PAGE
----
Lord of the Sabbath
May 13, 2012 Series: Gospel of Mark
Passage: Mark 2:23– 3:6
A few months ago, I saw a bumper sticker that said, “Lord, save me from your followers”. And I have to admit that I had some critical thoughts about the person driving the car. But I was curious, so later I googled it and found out that this was actually a movie-a documentary created by a Christian who wanted to try to expose the reason for the growing divide between Christians and non-Christians in America. The creator of this movie, Dan Merchant, spent 4 years traveling through America interviewing people about Christianity and their experience, dressed in a painters suit plastered with (so called Christian) bumper stickers. One said “Are you as close to Jesus as you are to my bumper?” and another “Sodom [check], Gomorrah [check], New Orleans [check], San Francisco [ ]).
One of the questions he asked was, “Describe your impression of Christians.” Here are a few of the answers I heard in the movie trailer: fanaticism, pointing fingers, warfare, really snobby, going to church, acting holy, trying to live right and do the right things and judgmental. One woman said, “One of the things that kept me from being a Christian was being treated so poorly by Christians.”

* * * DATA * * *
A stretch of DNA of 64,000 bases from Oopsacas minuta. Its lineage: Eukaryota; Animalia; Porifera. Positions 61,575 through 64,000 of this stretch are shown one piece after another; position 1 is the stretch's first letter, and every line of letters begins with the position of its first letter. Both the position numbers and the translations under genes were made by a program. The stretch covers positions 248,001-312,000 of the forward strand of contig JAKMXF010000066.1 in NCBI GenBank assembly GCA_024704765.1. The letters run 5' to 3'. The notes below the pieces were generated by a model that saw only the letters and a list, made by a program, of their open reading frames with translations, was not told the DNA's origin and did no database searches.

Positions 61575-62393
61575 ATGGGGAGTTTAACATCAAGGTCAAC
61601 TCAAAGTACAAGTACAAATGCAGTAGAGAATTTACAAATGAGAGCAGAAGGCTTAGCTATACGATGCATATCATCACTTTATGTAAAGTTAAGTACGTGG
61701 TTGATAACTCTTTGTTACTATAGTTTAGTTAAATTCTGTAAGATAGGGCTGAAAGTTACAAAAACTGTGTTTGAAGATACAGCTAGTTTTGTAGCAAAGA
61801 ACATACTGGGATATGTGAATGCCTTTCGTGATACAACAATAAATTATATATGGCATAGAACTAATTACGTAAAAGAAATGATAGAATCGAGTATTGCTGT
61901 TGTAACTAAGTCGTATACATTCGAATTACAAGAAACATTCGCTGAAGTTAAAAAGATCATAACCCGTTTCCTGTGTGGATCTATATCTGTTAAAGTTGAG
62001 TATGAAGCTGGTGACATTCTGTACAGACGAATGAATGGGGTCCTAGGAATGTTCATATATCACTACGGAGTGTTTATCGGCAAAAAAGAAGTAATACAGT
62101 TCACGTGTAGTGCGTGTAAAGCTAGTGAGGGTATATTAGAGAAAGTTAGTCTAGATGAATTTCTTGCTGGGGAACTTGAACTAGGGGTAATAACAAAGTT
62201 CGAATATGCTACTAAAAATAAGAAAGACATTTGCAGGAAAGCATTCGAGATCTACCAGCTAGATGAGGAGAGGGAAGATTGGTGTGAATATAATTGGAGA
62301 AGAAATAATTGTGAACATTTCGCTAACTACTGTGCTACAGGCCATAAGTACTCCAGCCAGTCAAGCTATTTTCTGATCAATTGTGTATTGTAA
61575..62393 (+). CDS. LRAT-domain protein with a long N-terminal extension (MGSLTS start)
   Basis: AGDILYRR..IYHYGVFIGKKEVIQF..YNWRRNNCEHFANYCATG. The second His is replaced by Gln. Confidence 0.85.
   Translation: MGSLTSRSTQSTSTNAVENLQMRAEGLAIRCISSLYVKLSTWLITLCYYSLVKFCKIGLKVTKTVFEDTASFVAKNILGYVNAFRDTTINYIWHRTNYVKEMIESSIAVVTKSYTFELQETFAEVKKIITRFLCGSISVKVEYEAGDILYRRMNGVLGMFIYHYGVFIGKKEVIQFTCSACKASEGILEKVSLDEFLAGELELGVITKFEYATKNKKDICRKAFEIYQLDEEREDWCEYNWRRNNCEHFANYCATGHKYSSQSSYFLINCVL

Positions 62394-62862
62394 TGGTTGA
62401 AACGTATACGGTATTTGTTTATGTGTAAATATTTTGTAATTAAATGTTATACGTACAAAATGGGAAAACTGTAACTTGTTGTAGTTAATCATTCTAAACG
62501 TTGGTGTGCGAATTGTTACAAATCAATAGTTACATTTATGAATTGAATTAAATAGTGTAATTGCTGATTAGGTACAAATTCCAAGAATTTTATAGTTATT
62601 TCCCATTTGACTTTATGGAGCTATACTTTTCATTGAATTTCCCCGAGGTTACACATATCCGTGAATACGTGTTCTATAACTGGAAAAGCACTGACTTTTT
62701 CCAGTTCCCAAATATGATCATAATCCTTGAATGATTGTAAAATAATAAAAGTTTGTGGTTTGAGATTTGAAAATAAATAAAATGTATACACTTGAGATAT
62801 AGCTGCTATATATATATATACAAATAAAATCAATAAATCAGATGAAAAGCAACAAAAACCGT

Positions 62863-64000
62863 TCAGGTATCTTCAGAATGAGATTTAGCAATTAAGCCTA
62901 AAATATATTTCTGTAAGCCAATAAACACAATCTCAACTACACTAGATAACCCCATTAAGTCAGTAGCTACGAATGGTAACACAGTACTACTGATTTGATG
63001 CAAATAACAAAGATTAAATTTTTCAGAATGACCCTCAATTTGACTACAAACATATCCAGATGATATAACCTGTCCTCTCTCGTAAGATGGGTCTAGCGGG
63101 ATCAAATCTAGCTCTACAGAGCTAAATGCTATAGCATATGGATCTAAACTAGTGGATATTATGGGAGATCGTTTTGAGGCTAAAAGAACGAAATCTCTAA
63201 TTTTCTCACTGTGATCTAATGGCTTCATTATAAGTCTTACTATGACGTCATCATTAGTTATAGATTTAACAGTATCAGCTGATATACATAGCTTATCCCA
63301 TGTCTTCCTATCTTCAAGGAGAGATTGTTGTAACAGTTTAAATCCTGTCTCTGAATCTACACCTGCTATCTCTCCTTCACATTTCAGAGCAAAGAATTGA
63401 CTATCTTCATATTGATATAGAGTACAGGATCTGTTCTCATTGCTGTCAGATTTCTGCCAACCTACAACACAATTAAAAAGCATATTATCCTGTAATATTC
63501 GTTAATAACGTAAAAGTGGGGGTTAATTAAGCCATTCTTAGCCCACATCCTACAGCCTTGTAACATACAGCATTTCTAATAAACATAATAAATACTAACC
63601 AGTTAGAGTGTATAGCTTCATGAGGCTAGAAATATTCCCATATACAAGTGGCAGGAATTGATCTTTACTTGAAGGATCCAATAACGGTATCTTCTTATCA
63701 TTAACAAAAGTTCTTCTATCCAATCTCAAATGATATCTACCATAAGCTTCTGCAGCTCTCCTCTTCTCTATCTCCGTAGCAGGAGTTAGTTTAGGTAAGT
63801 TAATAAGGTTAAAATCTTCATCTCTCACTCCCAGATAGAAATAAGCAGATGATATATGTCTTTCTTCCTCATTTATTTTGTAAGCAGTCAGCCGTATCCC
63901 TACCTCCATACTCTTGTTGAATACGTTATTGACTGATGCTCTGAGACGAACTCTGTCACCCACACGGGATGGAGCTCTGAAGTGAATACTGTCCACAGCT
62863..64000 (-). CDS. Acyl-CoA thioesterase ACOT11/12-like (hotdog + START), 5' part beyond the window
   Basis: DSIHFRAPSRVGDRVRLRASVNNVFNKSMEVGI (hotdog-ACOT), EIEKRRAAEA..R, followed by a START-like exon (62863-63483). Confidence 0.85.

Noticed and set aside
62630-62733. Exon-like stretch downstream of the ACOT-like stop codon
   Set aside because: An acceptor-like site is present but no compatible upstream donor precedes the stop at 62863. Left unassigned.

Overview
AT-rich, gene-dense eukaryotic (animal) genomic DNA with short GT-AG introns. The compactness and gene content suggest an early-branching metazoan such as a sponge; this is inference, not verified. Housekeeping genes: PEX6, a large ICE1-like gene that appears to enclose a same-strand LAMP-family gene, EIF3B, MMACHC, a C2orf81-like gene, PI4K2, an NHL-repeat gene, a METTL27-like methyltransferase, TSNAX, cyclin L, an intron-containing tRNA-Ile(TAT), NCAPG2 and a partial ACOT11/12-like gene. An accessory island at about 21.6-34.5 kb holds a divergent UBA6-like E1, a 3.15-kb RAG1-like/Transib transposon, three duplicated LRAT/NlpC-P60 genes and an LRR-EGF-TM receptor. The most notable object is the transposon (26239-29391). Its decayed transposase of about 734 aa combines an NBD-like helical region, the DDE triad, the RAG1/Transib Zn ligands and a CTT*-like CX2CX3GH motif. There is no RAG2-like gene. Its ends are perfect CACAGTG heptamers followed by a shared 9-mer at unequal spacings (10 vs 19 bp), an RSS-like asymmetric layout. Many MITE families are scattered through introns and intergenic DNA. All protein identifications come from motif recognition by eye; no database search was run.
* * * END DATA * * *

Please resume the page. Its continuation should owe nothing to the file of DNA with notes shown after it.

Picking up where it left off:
After the movie was shown to a mainstream, gospel believing church some of the members shared their thoughts. One woman shared that she was grateful for the movie because after her son graduated HS he quit going to church and told her, “I have no problem with God; it’s the Christians I don’t like.” One man asked the question, “What if the church became known, not for what it’s against, but for what it’s for?” and another man observed that, “legalism doesn’t [produce] change. We try to make rules but they don’t work.”
Legalism never works. It doesn’t produce change; not the kind we hope for. But we’re all prone it and it’s a quite killer. Did you notice that the one thing missing from all those answers was Jesus? Without even knowing it we can begin living for the rules instead of for Jesus and when we do this we almost always impose legalism on others. But Jesus is not ambiguous about legalism. Actually, today we’re going to read the 1st century version of “Lord, Save Me from Your Followers”. If you have a bible you can open to the book of Mark, chapter 2. We’re continuing in our study of the Gospel of Mark. Let’s Read Mark 2:23-3:6.